The men in argyle had a plethora of bad luck befall them in the ‘Hell of the North,’ Paris-Roubaix. Crashes marred the day for team leaders Tyler Farrar and Martijn Maaskant, as well as many of their teammates. Still Maaskant managed 22nd place and Farrar is still upbeat about the spring campaign after his win last week at Scheldeprjis. He spoke with VeloNews’ Andy Hood.
Tyler Farrar was hoping Paris-Roubaix would be the icing on the cake of a spectacular northern classics campaign that included fifth at Tour of Flanders and victory at GP Scheldeprjis.
Those hopes were dashed by an ill-timed crash on the cobblestones just ahead of the decisive Arenberg sector — he lost contact with the lead bunch before the race-winning moves went down.
“To do well in Roubaix, you need good legs and good luck. Today, I only had half of that equation,” Farrar told VeloNews. “It’s a pity. I really wanted to see what I was capable of in Roubaix and I didn’t get the chance. My race was over before the real racing even began.”
Farrar had nowhere to go when riders crashed in front of him on the Haveluy à Wallers cobblestones just as the pack was roaring toward the Arenberg. Garmin teammate Johan Van Summeren also went down, so one crash undercut two of the team’s chances for a podium.
“They fell right in front of me. I didn’t see the crash. I just piled into everybody. All of a sudden, everyone is on the ground,” he said “I wasn’t hurt, but my bike was kind of thrashed. We got it into a state where we could at least keep riding it.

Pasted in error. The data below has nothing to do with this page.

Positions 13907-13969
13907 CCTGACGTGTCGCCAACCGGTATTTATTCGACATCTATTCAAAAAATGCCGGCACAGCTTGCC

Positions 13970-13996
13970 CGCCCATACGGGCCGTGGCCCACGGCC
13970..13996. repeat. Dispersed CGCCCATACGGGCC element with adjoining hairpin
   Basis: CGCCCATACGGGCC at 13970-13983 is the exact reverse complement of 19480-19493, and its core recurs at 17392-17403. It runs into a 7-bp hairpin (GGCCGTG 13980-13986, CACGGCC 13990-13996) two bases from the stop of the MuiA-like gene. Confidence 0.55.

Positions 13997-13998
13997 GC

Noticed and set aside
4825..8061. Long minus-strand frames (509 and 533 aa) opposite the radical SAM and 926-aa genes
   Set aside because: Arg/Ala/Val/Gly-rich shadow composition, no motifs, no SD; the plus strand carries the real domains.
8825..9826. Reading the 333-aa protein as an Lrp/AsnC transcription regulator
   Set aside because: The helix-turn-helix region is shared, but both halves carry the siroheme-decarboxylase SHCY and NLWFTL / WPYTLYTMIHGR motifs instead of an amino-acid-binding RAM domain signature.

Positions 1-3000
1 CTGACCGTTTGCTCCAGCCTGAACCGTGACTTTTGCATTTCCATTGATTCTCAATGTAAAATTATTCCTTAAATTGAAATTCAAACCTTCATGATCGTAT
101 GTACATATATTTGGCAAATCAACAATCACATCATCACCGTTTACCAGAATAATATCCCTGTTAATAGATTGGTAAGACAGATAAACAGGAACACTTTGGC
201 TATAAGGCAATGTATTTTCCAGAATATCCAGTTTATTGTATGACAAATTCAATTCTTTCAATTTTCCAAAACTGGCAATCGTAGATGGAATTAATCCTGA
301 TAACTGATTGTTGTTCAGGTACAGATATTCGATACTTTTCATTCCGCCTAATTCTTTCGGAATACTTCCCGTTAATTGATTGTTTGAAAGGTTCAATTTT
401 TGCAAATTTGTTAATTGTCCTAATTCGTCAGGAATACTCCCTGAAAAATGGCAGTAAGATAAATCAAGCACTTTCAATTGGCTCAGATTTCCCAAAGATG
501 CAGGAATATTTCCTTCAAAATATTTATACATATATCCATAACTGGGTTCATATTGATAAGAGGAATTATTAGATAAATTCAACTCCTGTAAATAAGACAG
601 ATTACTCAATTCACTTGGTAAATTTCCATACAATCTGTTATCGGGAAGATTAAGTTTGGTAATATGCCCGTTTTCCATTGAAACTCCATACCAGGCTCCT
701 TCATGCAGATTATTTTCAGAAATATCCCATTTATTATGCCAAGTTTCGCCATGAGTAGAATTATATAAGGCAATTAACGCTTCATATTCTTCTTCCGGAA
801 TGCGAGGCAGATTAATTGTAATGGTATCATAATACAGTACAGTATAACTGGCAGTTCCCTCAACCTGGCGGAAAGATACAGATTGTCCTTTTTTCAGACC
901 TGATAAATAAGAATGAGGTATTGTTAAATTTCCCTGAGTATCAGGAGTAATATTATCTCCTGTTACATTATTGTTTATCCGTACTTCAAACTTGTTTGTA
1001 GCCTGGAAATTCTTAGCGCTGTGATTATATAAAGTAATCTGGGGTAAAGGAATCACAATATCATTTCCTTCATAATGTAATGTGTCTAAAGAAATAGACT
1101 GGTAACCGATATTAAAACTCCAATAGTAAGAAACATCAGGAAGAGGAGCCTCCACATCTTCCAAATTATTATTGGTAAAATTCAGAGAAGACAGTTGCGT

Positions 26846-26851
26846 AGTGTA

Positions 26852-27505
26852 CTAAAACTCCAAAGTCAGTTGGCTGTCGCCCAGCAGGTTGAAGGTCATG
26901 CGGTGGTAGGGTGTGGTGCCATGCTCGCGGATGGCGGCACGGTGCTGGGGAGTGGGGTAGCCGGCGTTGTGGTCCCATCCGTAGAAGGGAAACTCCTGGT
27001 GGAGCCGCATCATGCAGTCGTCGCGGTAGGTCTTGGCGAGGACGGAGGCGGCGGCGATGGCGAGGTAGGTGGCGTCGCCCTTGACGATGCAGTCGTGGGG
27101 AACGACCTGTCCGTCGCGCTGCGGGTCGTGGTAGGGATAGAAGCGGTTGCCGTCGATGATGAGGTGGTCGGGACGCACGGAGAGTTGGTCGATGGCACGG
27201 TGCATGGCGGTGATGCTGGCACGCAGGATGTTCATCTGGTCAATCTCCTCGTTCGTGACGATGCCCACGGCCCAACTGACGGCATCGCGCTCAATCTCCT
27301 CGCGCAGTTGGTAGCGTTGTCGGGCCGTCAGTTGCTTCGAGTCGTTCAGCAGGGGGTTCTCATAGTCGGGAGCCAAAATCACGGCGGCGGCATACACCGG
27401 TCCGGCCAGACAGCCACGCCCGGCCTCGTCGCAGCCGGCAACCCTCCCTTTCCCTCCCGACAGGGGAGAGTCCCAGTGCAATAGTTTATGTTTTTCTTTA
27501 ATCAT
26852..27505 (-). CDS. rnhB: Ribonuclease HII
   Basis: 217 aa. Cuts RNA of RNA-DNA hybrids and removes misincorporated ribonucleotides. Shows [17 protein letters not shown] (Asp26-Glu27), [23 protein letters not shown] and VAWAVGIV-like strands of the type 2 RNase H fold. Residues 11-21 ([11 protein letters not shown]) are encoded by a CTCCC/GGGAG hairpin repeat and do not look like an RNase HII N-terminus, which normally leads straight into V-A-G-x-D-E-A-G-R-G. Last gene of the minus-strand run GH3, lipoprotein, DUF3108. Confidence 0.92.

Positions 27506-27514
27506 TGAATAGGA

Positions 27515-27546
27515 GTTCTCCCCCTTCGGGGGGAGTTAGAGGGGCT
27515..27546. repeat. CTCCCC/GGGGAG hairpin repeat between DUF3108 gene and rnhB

“I took Julian’s (Dean) front wheel, but my handlebar was pointing one way and my saddle was pointing another. We had a bike waiting for me at the end of Arenberg. I made it to that, took the bike change. I could see (the group), I was trying to come back through the cars, but the officials were making the barrage for the dropped riders.”
Farrar was hitting the best form of his career, timing perfectly his peak for his first serious run at the northern classics.
He was especially keen to see how he could do at Roubaix, the race that triggered his hopes and imagination to become a professional cyclist.
“I was feeling good today. I was coming into each cobblestone section in the front 10-15 (riders). I felt as good as I did last weekend in Flanders. It doesn’t mean I would have done the same result, but I was here in the best form I’ve ever had for these kind of races. I was super-motivated to see what I could do,” he said. “Maybe next year I can see. Once the group’s gone, you just kind of cruise in. Paris-Roubaix is one of those races that is hard to quit.”
More photos from Paris-Roubaix: